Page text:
A reconstruction of 2,000 years of European climate, using tree rings as a measuring tool, shows a trend for 2 millennia of climatic cooling, researchers say.
An international team including scientists from Johannes Gutenberg University in Mainz, Germany, analyzed annual growth rings in trees as important witnesses during the past 1,000 to 2,000 years to how warm and cool past climate conditions were.
They looked at tree-ring density measurements from fossil pine trees from Finnish Lapland to produce a reconstruction reaching back to 138 B.C., a university release reported Monday.
The reconstruction provides a high-resolution representation of temperature patterns in the Roman and Medieval Warm periods, researchers said, but also showed the cold phases that occurred during the Migration Period and the later Little Ice Age.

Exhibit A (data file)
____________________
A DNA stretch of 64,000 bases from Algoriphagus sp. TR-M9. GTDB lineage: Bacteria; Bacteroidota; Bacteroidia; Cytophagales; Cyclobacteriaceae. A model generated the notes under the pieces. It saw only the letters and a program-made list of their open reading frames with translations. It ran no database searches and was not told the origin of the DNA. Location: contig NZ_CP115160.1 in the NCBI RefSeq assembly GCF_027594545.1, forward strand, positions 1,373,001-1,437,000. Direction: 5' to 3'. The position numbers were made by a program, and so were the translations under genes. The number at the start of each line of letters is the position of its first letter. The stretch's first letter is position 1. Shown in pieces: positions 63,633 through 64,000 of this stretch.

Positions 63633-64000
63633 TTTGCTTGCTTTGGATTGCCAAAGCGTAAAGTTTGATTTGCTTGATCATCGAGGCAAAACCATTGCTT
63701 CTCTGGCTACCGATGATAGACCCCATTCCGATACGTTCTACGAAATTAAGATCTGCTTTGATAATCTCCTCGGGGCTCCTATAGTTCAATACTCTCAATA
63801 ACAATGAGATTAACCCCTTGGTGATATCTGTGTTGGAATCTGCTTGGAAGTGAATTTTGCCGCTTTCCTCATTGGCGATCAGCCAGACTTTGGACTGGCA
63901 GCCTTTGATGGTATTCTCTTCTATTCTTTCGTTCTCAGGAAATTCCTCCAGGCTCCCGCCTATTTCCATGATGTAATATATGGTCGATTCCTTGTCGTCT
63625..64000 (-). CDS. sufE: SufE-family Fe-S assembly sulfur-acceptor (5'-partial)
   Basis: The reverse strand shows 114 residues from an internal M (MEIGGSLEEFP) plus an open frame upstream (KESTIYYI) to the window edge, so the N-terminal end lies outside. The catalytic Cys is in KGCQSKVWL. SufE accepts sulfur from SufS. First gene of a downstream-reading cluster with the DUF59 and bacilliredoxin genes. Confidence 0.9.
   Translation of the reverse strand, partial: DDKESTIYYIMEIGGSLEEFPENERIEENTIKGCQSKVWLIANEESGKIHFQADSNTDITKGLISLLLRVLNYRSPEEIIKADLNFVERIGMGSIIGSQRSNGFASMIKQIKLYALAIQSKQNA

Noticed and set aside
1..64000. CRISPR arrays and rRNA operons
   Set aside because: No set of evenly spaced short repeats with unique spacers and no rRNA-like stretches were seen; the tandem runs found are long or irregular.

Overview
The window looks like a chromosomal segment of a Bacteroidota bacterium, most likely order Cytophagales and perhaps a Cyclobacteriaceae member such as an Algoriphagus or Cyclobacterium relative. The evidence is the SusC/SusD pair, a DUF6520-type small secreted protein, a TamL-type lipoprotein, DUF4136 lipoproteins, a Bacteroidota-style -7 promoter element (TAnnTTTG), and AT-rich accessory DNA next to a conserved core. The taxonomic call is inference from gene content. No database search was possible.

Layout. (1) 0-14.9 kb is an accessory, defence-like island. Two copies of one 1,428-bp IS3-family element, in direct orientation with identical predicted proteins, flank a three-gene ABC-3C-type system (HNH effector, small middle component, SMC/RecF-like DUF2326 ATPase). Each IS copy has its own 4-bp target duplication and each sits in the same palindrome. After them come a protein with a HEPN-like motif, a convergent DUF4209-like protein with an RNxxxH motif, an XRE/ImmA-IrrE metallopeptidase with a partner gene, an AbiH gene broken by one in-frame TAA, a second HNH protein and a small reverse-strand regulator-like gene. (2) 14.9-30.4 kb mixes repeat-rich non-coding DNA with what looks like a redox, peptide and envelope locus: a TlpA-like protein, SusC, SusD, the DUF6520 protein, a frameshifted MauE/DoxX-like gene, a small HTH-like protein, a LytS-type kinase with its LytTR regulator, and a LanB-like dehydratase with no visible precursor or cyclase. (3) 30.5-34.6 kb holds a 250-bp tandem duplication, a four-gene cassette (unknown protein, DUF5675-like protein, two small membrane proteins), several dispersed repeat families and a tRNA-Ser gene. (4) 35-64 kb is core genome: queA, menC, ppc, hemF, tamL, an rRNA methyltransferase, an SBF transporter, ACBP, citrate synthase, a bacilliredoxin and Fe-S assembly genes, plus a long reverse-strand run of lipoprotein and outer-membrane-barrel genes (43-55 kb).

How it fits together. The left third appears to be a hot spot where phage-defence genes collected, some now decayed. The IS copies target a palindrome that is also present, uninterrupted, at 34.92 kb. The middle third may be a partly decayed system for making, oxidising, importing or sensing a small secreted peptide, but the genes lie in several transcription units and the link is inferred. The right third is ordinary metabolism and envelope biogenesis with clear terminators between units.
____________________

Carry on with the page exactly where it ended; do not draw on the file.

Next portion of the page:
In addition to the alternating cold and warm phases, the new climate curve shows a much longer-term cooling trend that has been playing out for the past 2,000 years, they said.
This trend involves a cooling of -0.3 degree Celsius per millennium.
"This figure we calculated may not seem particularly significant," Gutenberg researcher Jan Esper said, "however, it is also not negligible when compared to global warming, which up to now has been less than 1 degree Celsius.
"Such findings are also significant with regard to climate policy, as they will influence the way today's climate changes are seen in context of historical warm periods," he said.
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